Race Report: TCS NYC Marathon 2018
Just over a week after running the TCS NYC Marathon I’m feeling normal again: walking without pain, not constantly re-evaluating my race day, and even starting to get excited to run another race. I ran a 4:08:50 marathon last week, which is a far cry from the time I aimed for — but even during marathon itself, I realized that while it wasn’t the time I wanted, it was the race I was trained for and the race I deserved.
Harsh? Maybe a little. But also freeing: finding the connections between the 18 weeks of training I did and my performance on race day adds clarity and order to my experience, even if I wish I’d been in better shape, run harder, or prepared better.
And setting aside my own performance, the New York City Marathon was an absolutely incredible experience. The wild crowds, the grandeur of the city, the stunning clear day, and the culmination of a really rough season were overwhelming in the best way. I laughed, I cried, I blistered, I chafed, I high-fived strangers and smiled for the cameras — and in the end I accepted the result I achieved and was thrilled to run those 26.2 miles.
I joked after the race that everything that could have gone wrong did — from avoidable mistakes on my part to some bad luck as well. I knew by the 15k mark I was in over my head, but stuck to my race plan nonetheless, and by mile 18 I was really struggling. But as my race pace slipped away and my morale slipped, I kept moving forward. Running, even. I didn’t give in to the little voice that suggested pulling over, stretching, wasting some time, and taking a break that would inflate my finish time — enough that I could deny it. At first I frantically checked my time against my pace bands and wished for a way to avoid admitting I couldn’t finish before the clock ticked up from 3:59:59 into the 4-hour bracket. But short of a few impossible 5 or 7 minute miles, nothing was going to save me, and the only thing worse than a slow finish would be one that included lying to myself and attempting to sugarcoat my performance.
So I didn’t stop running. I let my paces go but held onto my pride, and I didn’t stop giving my best, even when I was devastated at what “best” meant on Sunday, November 4, 2018. And from the moment I crossed the finish line to the chipper conversations I struck up with other finishers in Central Park, from the dehydrated sobs I shed on the Upper West Side and stoic post-mortem I had with an experienced marathoner on Monday, I held tight to that realization, and allowed myself to feel proud of it as well as the effort of finishing 26.2 miles. Even when my goals exceeded my abilities, I “went for it” right from the start, as he pointed out, and that’s nothing to be ashamed of. I had hours and miles of opportunity to give up, but I didn’t. This result is just more fuel to draw on next time, and an experience that toughened me up mentally even as I couldn’t hang in physically.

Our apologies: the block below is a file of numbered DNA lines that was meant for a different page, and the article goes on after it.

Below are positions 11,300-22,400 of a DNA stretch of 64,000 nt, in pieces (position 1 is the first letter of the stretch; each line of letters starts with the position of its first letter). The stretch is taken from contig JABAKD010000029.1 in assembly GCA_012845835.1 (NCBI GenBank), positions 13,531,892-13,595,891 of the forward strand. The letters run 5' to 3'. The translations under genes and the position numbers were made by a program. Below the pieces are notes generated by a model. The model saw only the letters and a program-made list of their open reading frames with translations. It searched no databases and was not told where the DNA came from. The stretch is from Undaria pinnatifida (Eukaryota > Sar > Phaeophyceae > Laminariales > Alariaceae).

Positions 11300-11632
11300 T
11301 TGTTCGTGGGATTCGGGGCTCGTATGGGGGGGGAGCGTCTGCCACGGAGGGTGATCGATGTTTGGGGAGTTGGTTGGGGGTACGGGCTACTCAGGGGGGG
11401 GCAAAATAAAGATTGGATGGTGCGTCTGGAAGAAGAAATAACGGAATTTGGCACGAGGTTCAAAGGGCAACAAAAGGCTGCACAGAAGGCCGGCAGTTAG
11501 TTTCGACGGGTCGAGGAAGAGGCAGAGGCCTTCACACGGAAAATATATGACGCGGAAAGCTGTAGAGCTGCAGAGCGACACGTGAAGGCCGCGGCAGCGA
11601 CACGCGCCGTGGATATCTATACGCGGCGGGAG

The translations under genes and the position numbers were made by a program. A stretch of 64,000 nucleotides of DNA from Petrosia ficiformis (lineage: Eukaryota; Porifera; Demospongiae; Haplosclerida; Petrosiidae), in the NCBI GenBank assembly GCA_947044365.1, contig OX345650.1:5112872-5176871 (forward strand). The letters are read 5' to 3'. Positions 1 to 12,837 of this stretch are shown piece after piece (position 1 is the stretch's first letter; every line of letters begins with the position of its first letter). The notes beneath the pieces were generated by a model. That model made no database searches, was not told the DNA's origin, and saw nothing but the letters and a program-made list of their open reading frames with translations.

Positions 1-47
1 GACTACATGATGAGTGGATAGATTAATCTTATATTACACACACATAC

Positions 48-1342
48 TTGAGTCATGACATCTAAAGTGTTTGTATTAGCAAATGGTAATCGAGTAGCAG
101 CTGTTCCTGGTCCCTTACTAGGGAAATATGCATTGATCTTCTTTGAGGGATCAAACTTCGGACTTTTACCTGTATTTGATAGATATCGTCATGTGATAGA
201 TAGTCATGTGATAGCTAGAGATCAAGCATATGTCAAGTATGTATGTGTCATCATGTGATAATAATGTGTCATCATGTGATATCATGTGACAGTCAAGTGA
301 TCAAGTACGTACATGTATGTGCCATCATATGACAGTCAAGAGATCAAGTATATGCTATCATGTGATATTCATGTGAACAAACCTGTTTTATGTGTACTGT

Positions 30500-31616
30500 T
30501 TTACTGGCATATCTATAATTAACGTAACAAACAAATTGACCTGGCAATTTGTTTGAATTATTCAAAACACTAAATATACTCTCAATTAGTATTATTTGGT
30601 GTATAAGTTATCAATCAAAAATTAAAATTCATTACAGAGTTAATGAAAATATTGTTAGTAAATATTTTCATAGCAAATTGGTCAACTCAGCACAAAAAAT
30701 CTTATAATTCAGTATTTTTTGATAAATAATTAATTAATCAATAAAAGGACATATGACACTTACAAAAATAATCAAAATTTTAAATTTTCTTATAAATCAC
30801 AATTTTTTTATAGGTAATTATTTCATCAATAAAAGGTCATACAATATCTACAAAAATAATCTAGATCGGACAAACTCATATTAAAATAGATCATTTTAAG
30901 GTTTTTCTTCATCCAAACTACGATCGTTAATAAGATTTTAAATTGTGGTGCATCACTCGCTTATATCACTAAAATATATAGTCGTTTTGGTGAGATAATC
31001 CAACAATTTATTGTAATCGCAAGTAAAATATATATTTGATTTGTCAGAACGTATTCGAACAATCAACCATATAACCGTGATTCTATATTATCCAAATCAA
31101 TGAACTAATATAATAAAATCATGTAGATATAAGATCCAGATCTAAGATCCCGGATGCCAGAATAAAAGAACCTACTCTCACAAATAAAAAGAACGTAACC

But for all the accepting attitudes and inspirational realizations I have drawn from this race, I still began by looking back at every decision and misstep along the way — first to punish myself, and then to learn and start preparing for next year. So what happened? What did I do wrong, what miscalculations did I make, what avoidable errors tripped me up, and what can I chalk up to bad luck or happenstance?
The first moment I thought my race was in trouble was 12:30am the night before. I woke drenched in sweat, after an early bedtime of 10:30pm. I’d had horrific nightmares that began as stress dreams about the marathon itself, but soon devolved into terrifying, gory, slasher-flick visions that jolted me awake in a panic. I’d wanted to get to sleep earlier but was full of nerves and struggled to get too far off my night owl routine — and now I was wide awake and freaking out halfway through the night. I calmed myself down and decided to mix up a glass of Nuun electrolyte drink in an attempt to undo the damage of sweating so much before even reaching the course! I felt sick, but eventually drifted back off to sleep before waking at 4:30am to catch the Queens Distance Runners’ shuttle to the race start.
But this was where I made the first truly bad decision: I woke, dressed in my warm throwaway clothes, grabbed my start village bag with the rest of my race day kit and some morning essentials, and biked the mile to the shuttle pickup in Astoria. I didn’t eat breakfast, and I didn’t have any coffee. At 5:15am when I left the house, I wasn’t hungry — but by the time I got to the shuttle, my body had woken up and also realized the clocks “fell behind” an hour. It felt like 6:15, when I’m usually either running, eating breakfast, or at least drinking coffee, but instead, I was just settling in for a 2-hour bus ride. I watched runners around me prepare tidy bus breakfasts and clutch to-go coffee cups, and my stomach grumbled. My plan of eating oatmeal and a banana at the start felt foolish and impossibly far away. I ate the banana and steeled myself for a hungry ride, hoping I could get some sleep.